Careers in Communication Disorders

The personnel who work in the field of communication disorders are speech-language pathologists, audiologists, and speech, language, and hearing scientists. These professionals, evaluate, treat and conduct research into human communication and its disorders. The practice and work of these individuals may take place in many types of settings: hospitals, schools, universities, private practice, research laboratories and industry. These individuals may collaborate with medical specialists, educators, engineers, scientists and other allied health professionals and technicians.

Speech-Language Pathologists

  • Help those who stutter to increase fluency
  • Assist with developing control of vocal and respiratory systems for correct voice production
  • Treat people who have experienced brain trauma to regain language, speech and swallowing ability
  • Improve the oral and written language skills of children
  • Help individuals use assistive systems of communication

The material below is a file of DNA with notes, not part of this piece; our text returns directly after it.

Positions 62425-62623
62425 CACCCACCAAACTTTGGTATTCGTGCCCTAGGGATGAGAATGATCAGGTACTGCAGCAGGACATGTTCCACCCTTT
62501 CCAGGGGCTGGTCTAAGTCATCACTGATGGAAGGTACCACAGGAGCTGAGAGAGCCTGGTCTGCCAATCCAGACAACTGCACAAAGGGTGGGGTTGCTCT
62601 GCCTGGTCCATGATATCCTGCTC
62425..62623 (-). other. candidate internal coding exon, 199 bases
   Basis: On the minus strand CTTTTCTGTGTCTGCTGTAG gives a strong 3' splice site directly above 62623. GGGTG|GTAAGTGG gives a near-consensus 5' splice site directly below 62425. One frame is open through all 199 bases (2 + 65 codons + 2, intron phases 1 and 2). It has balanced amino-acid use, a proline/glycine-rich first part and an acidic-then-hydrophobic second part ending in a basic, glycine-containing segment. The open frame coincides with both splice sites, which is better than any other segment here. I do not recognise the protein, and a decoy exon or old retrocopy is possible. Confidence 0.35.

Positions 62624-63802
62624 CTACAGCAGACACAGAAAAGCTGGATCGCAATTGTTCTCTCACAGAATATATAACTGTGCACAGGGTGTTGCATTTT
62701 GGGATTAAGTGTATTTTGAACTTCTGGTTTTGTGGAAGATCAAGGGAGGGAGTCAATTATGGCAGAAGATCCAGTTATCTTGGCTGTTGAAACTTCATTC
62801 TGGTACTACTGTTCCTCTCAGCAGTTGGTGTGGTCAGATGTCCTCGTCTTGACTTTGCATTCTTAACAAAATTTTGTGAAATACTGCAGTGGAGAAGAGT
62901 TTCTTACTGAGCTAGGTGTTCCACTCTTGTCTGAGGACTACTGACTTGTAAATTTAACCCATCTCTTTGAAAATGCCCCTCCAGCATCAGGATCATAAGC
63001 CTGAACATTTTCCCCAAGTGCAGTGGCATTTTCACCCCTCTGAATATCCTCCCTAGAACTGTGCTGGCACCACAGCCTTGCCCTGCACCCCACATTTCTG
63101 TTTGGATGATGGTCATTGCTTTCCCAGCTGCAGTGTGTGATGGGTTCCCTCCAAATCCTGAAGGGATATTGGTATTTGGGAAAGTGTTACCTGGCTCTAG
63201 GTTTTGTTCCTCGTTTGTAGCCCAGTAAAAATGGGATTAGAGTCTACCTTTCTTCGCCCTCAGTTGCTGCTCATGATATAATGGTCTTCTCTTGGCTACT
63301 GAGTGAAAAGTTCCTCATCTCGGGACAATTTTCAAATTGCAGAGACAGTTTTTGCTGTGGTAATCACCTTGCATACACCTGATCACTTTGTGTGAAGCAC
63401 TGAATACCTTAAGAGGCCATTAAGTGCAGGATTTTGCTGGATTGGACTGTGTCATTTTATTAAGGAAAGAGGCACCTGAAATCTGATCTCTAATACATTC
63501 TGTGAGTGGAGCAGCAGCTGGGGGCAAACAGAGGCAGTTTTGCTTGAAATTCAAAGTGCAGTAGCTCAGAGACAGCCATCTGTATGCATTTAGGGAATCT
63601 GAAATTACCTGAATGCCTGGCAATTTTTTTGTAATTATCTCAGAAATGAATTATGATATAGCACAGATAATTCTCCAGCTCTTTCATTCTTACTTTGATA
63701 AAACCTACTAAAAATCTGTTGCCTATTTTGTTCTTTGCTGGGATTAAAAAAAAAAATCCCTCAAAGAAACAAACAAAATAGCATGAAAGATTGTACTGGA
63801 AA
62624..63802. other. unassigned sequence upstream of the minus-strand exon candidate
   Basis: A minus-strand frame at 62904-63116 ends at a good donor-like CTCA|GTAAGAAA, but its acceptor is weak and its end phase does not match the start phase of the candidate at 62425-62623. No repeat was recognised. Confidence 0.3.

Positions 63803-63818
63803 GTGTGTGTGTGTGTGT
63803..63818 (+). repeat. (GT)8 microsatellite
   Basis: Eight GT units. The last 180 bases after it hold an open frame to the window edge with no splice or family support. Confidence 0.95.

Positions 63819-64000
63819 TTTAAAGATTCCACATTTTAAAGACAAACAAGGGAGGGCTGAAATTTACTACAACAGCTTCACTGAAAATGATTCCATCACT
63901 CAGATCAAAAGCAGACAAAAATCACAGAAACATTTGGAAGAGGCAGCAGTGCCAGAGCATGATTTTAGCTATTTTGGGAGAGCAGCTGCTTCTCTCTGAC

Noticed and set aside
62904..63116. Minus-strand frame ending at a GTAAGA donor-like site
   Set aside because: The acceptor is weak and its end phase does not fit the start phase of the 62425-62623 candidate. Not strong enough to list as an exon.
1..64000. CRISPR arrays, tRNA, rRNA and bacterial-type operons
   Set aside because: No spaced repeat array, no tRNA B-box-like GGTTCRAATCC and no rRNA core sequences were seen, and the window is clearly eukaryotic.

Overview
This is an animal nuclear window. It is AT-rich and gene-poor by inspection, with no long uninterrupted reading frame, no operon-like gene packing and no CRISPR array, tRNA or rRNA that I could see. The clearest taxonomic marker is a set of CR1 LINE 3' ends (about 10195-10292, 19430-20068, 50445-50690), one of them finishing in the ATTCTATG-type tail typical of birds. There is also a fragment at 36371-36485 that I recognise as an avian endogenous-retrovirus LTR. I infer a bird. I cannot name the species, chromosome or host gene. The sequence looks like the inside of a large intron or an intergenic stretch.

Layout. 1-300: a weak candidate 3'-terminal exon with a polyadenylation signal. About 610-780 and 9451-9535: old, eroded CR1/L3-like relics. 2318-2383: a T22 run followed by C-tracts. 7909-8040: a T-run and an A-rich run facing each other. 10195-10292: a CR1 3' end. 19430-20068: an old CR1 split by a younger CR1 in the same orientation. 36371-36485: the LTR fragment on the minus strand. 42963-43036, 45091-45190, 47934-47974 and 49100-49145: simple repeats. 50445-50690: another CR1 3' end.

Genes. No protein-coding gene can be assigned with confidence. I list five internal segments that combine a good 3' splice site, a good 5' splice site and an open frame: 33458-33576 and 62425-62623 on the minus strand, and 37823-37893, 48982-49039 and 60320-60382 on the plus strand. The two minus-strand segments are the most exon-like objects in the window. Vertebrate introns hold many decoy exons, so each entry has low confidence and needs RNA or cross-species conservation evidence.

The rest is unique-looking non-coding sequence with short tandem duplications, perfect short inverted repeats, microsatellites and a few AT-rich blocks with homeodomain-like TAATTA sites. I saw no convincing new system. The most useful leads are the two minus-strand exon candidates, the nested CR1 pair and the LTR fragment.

• Counsel individuals and families so that they may better cope with communication disorders
  • Offer advice on prevention of communication disorders 


  • Measure hearing ability of children and adults
  • Provide aural rehabilitation, including counseling to reduce the effects of hearing loss
  • Assess hearing aids and instruct in their use and care
  • Initiate public and private hearing conservation programs
  • Administer and interpret special diagnostic tests such as electrophysiological response audiometry and electronystagmography
  • Initiate clinical and basic research related to hearing loss and its effects
  • Serve as consultants on environmental and noise-induced hearing loss     

Speech, Language, and Hearing Scientists

  • Investigate processes underlying human communication
  • Explore psychological, social, and psychophysiological aspects of communication
  • Collaborate with physicians, dentists, engineers, and educators to develop new treatment approaches
  • Apply newly discovered basic knowledge and emerging technology to issues of clinical practice